Despite the many benefits that they pose to those who use them, payday loans have been outlawed in fifteen states – Arizona, Arkansas, California, Connecticut, Georgia, Maryland, Massachusetts, Montana, New Hampshire, New Jersey, New York, Ohio, Pennsylvania and West Virginia – as well as in the District of Columbia. New York in particular expressly prohibits making such loans over the Internet as well as in person. Many other states, are taking steps towards abolishing payday loans (as are Quebec and Newfoundland in Canada), and some people, including myself, think that the federal government should do so as well.
What is a payday loan?
A payday loan, also known as a payday advance, is an unsecured loan that depends on the borrower’s employment as well as on his or her credit history. Basically, it is meant to be paid back on the next payday of the borrower, who writes the lender a postdated check for the full amount of the loan plus any fees involved.
Why do people resort to them?
Generally, people who take out payday loans are low-income individuals. At least in Illinois, a majority make less than $30,000 yearly. Some people go for the payday loan option because it seems to be the only one feasible for them. Others perceive them to be a reasonable “stop-gap.” The most attractive thing about payday advances is that borrowers can generally give a reasonable estimate of how much their next paychecks will be and hence gauge their ability to pay back what they owe.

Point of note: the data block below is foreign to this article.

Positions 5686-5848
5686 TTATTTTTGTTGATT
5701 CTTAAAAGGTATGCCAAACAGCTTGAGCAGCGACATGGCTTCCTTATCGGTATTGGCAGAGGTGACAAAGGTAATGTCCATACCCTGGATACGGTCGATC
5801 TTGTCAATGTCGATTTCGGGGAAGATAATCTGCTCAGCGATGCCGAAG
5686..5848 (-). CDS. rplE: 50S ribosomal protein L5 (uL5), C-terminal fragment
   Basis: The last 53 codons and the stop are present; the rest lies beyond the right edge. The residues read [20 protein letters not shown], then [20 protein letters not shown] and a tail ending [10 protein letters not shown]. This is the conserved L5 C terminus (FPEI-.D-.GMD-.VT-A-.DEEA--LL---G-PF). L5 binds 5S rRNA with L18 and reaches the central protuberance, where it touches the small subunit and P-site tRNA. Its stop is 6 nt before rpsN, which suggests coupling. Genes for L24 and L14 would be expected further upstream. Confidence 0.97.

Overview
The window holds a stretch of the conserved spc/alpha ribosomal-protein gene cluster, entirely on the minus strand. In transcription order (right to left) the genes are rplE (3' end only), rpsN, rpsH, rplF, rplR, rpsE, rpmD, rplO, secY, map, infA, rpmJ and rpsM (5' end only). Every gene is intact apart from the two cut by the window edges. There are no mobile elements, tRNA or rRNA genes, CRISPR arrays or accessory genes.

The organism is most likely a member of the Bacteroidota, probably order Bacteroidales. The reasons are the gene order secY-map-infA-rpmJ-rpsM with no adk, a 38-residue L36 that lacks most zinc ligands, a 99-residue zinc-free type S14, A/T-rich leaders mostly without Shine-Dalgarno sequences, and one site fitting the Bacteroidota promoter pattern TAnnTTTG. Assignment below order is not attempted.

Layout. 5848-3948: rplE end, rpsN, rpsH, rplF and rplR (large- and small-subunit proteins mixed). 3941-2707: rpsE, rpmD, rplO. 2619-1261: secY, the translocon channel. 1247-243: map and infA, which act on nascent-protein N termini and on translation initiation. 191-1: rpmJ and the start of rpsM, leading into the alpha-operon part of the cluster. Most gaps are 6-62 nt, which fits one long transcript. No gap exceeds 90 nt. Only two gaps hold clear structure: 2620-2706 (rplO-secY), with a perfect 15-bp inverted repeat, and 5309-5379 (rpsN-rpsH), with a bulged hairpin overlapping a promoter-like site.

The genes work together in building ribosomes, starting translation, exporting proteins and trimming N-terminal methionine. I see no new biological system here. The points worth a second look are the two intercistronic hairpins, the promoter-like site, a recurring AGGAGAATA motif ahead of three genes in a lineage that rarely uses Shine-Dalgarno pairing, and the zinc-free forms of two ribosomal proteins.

Why are they illegal?
Payday loans have been outlawed in many jurisdictions for several reasons. One is that they drain money from low-income communities. As mentioned above, the typical borrowers are low-income workers who cannot secure forms of credit that charge less interest. Higher interest rates have the effect of impoverishing them. The aggressive practices of many lenders when collecting their dues are also cause for concern. Sometimes the borrower’s payday check bounces, in which cases the lender threatens to haul him or her into court for check fraud. They may also choose to outsource the debts or sell them to a third party.
Regulations of payday loans
In spite of what critics say about payday loans, they have their defenders. One industry expert wrote a letter to the editor of Philly in which he stated that consumers do better when they have the payday loan option available to them. In almost every jurisdiction in which payday loans are legal, they are subject to certain restrictions. In New Mexico, for instance, there are caps in force on the total number of payday advances that can be procured by a single individual. As of November 1, 2007, the consumer is also barred from taking out a new payday loan in order to pay off an existing one (“rolling over,” as it is called). In addition, the borrower has to wait ten days between the time he or she pays off one loan and the time he can qualify for a new one. Interest rates in excess of a certain APR are also illegal in most of the states. Although some states have taken the steps to make payday loans illegal, I think it’s time for the federal government to do the same. Payday loans are designed for one purpose: to swindle desperate people out of their money, and there is no reason why that should be allowed to persist unabated.
Charlie A. Mayville is a marketing representative working on behalf of Tucson Mortgages in Tucson, Arizona.